- Whether the claim continues to court
We will try our best to provide you with the best estimate of timescales at each stage of your claim.
Can a will be contested after probate?
There are strict deadlines in place for contesting a will, and although it is possible to contest after probate, it is much more difficult. It also could increase the amount of time it takes as well as potentially making the whole thing cost more.
It is of particular importance that you seek expert legal advice in the situation to get the best possible outcome for you.
Contesting a will based on mental capacity
When writing a will, the person must be considered to have ‘testamentary capacity’. This means that they must:
- Be of sound mind when they make and sign their will
- Understand exactly the extent of their estate and the items listed
- Understand who they are choosing to leave items to and who receives nothing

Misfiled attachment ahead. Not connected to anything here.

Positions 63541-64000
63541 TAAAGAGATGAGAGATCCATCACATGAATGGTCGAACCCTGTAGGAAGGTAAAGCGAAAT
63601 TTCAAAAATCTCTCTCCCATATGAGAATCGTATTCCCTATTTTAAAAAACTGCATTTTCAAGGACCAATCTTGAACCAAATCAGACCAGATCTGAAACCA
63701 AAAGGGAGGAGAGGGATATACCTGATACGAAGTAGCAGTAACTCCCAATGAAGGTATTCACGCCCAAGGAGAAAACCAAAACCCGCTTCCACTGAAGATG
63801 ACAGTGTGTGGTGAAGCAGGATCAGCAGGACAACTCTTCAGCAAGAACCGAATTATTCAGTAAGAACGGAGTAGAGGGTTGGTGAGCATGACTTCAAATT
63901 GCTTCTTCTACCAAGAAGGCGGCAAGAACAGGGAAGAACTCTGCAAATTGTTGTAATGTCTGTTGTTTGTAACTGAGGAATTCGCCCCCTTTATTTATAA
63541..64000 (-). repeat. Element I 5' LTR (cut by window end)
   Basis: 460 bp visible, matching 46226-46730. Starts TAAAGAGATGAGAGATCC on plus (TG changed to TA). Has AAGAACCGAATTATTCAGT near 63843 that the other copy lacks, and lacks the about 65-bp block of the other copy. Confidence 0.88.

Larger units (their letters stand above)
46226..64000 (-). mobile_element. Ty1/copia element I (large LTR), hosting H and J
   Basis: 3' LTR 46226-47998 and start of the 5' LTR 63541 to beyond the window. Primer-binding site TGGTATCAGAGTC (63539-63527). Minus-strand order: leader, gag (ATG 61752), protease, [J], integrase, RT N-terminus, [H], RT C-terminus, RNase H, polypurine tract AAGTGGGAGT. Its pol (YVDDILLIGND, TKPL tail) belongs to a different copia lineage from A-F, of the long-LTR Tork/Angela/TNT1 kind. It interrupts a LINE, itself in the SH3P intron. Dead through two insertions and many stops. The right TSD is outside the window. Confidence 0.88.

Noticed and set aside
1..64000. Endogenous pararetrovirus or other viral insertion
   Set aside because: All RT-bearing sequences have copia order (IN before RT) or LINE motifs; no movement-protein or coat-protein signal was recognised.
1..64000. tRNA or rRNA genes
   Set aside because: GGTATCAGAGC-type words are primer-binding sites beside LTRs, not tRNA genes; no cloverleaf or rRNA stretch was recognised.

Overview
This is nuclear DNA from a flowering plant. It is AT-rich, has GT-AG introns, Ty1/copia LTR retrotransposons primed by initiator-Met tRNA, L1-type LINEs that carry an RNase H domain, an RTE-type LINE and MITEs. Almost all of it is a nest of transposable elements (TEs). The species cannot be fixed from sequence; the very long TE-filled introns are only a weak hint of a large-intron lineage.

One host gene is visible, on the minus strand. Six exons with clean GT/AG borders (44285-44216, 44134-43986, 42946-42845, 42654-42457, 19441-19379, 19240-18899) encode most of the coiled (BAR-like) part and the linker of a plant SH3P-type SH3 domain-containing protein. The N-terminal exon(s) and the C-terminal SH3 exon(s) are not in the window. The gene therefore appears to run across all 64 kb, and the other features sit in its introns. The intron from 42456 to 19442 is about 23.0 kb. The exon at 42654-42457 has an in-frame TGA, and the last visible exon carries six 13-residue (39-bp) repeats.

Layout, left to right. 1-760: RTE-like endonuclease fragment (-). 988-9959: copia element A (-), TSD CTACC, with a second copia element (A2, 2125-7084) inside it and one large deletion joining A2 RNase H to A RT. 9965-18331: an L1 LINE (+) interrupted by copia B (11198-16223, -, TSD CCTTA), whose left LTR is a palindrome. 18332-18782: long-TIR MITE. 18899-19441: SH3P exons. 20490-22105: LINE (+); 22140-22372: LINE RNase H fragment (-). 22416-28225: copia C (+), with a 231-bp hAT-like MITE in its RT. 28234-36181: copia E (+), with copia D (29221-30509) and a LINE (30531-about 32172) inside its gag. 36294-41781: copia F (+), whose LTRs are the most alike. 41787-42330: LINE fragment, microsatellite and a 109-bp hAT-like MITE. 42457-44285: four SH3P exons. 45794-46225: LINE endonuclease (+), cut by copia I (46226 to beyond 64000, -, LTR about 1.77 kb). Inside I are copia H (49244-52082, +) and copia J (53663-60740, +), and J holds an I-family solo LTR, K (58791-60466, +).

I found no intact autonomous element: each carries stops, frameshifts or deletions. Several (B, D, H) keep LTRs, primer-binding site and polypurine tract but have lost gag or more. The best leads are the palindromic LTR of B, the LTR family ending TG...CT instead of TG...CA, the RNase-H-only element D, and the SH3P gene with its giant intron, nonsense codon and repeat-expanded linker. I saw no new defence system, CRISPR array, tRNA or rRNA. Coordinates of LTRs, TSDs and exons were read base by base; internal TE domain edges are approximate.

If the will writer did not have these things, then the will becomes invalid. This legally is referred to as ‘lack of testamentary capacity’ and can be the basis for contesting a will.
A common concern is people making a will who suffer with Alzheimer’s disease or dementia. However, this doesn’t automatically make the will invalid. It all depends on whether the person is deemed to have testamentary capacity and meets the criteria listed above.
The courts recognise that these types of illnesses can have interval periods and that an individual can have episodes where there is a lack of capacity and times where everything is normal.
If you have concerns around a loved one’s capacity to make a will, it’s important to seek legal advice from someone who understands the process. It is vital that certain steps are carried out during the making of a will and if necessary, the solicitor can seek a doctors opinion at that time. Following the steps effectively at an early stage can help to reduce any risk of disputes later down the line.
Can wills be contested on behalf of someone else?
If you are wanting to contest a will on someone else’s behalf, then it’s advisable to seek legal advice as this can be a grey area. It all depends on the specific circumstances of each individual case.
Can an executor contest a will?
If you are a named executor, then you are in a position to contest the will.